Published November 4, 2016 at 6:29 PM Updated November 14, 2016 at 5:27 PM
Closing down Guantanamo Bay was one of U.S. President Barack Obama’s campaign pledges in 2008. Eight years later, the facility remains open. What happens to it – and the 60 detainees who remain – could be determined by his successor.
CCTV’s Yasmeen Alamiri reports.
GTMO - Where do we stand?
GTMO - Where do we stand?
Closing down Guantanamo Bay was one of U.S. President Barack Obama's campaign pledges in 2008. Eight years later - the facility remains open. What happens to it - and the 60 detainees who remain - could be determined by his successor. CCTV's Yasmeen Alamari reports.
At the Guantanamo Bay detention center, prisoners know their collective fate could hinge on the outcome of the U.S. presidential election.
Captain John Filostrat, a U.S. Navy Spokesman at Guantanamo Bay said the detainees do have access to news from the outside.
“It’s probably safe to say that they are watching the election and keeping a close watch as many others around the world,” Filostrat said.
Detainees line up for evening prayer at Camp 6. Detainees have the choice to pray as a group or alone in their cells for their five daily prayers.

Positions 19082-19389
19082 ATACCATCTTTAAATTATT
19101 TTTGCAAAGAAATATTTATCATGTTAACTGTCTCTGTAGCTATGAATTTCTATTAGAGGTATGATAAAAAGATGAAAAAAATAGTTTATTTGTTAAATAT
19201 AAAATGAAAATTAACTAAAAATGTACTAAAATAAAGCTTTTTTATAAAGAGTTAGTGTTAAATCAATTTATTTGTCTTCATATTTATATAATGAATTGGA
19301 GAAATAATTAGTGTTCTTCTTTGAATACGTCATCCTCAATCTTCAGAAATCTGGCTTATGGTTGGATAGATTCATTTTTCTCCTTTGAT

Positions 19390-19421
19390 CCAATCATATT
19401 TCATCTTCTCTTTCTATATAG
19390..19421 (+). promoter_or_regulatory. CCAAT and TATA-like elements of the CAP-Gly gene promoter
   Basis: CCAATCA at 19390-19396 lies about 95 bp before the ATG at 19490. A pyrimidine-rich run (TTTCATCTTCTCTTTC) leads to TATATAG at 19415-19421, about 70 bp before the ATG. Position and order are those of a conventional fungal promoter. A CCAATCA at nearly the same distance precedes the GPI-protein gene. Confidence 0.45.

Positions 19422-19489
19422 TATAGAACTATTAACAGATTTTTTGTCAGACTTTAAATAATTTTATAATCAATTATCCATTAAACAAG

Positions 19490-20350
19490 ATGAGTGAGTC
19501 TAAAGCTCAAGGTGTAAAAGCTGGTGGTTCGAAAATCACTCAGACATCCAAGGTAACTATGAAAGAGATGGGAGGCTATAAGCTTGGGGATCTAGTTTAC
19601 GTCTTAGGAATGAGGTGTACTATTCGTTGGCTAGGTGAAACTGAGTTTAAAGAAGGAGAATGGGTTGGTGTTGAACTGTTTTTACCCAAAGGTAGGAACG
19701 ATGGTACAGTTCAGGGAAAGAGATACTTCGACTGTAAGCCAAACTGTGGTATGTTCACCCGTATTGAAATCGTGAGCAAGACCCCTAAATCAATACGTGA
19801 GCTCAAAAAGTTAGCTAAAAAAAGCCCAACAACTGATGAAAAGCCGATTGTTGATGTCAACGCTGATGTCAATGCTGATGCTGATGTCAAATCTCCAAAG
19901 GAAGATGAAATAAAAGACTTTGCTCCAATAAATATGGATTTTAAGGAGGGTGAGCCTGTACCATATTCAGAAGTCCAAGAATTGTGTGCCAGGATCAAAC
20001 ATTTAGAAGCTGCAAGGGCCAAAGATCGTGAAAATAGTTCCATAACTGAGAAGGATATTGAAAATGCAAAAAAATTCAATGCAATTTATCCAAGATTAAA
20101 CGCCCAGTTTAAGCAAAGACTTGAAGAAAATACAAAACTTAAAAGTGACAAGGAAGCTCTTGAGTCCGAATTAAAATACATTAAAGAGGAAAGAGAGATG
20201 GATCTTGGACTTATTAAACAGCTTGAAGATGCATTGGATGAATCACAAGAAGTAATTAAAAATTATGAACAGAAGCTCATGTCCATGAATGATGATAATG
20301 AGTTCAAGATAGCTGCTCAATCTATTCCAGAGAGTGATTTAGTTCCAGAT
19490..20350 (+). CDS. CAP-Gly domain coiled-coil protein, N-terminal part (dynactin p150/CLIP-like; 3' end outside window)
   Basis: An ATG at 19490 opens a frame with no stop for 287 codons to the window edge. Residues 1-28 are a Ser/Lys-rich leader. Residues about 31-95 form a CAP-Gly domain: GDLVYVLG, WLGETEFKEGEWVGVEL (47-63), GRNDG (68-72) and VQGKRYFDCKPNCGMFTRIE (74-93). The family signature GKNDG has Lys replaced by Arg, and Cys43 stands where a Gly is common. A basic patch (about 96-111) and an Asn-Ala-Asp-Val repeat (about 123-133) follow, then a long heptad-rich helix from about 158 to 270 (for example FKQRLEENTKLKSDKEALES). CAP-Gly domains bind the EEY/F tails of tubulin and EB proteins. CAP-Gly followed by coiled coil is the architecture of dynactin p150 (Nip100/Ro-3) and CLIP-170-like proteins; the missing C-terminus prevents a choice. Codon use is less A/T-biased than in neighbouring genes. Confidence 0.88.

Could their time in Guantanamo be nearing an end? U.S. president Barack Obama pledged to close Guantanamo, and didn’t. Will Obama’s successor finally shut the place down?
Donald Trump wants to fill the place up again. Hillary Clinton wants to empty it.
Since 2002, nearly 800 accused terrorists have been detained at GTMO. Only 60 remain. None might be left if it weren’t for opposition in the U.S. Congress. Graphic by Joshua Barlow
Beatings, sleep deprivation and sexual assault were just some of the so-called “enhanced interrogation” techniques that made Guantanamo notorious in its early years. Though a spokesperson for the U.S. Defense Department says prisoners have been treated “humanely.”
Even in his last year as president, Obama has continued press for the detention center’s closure.
“I don’t want to pass this problem on to the next President, whoever it is. And if, as a nation, we don’t deal with this now, when will we deal with it Are we going to let this linger on for another 15 years, another 20 years, another 30 years,” Obama said earlier this year.
If Obama transfers the remaining detainees to other countries in the final days of his presidency, Guantanamo’s commanders say they can quickly shutter the place.
Rear Admiral Peter J. Clarke, Joint Task Force Guantanamo, has stated that when we get the order to transfer, they’d be able to do so on short notice.
Of the remaining detainees:
30 are being held without charge.
20 have been approved for transfer.
10 face military tribunals – including the five accused of plotting the 9/11 attacks.
U.S. Army Colonel Steve Gabavics, Commander of the Joint Detention Group, says there’s a very positive atmosphere among the detainees, “because there’s already at this point in time twenty detainees who have been approved for release and they’ve seen many of the movements of their fellow detainees going off to different countries and transferring.”
When Americans go to the polls, their votes will decide the fate of people who some call enemies and others call people held in unlawful intention. All less than 900 kilometers from the coast of the United States.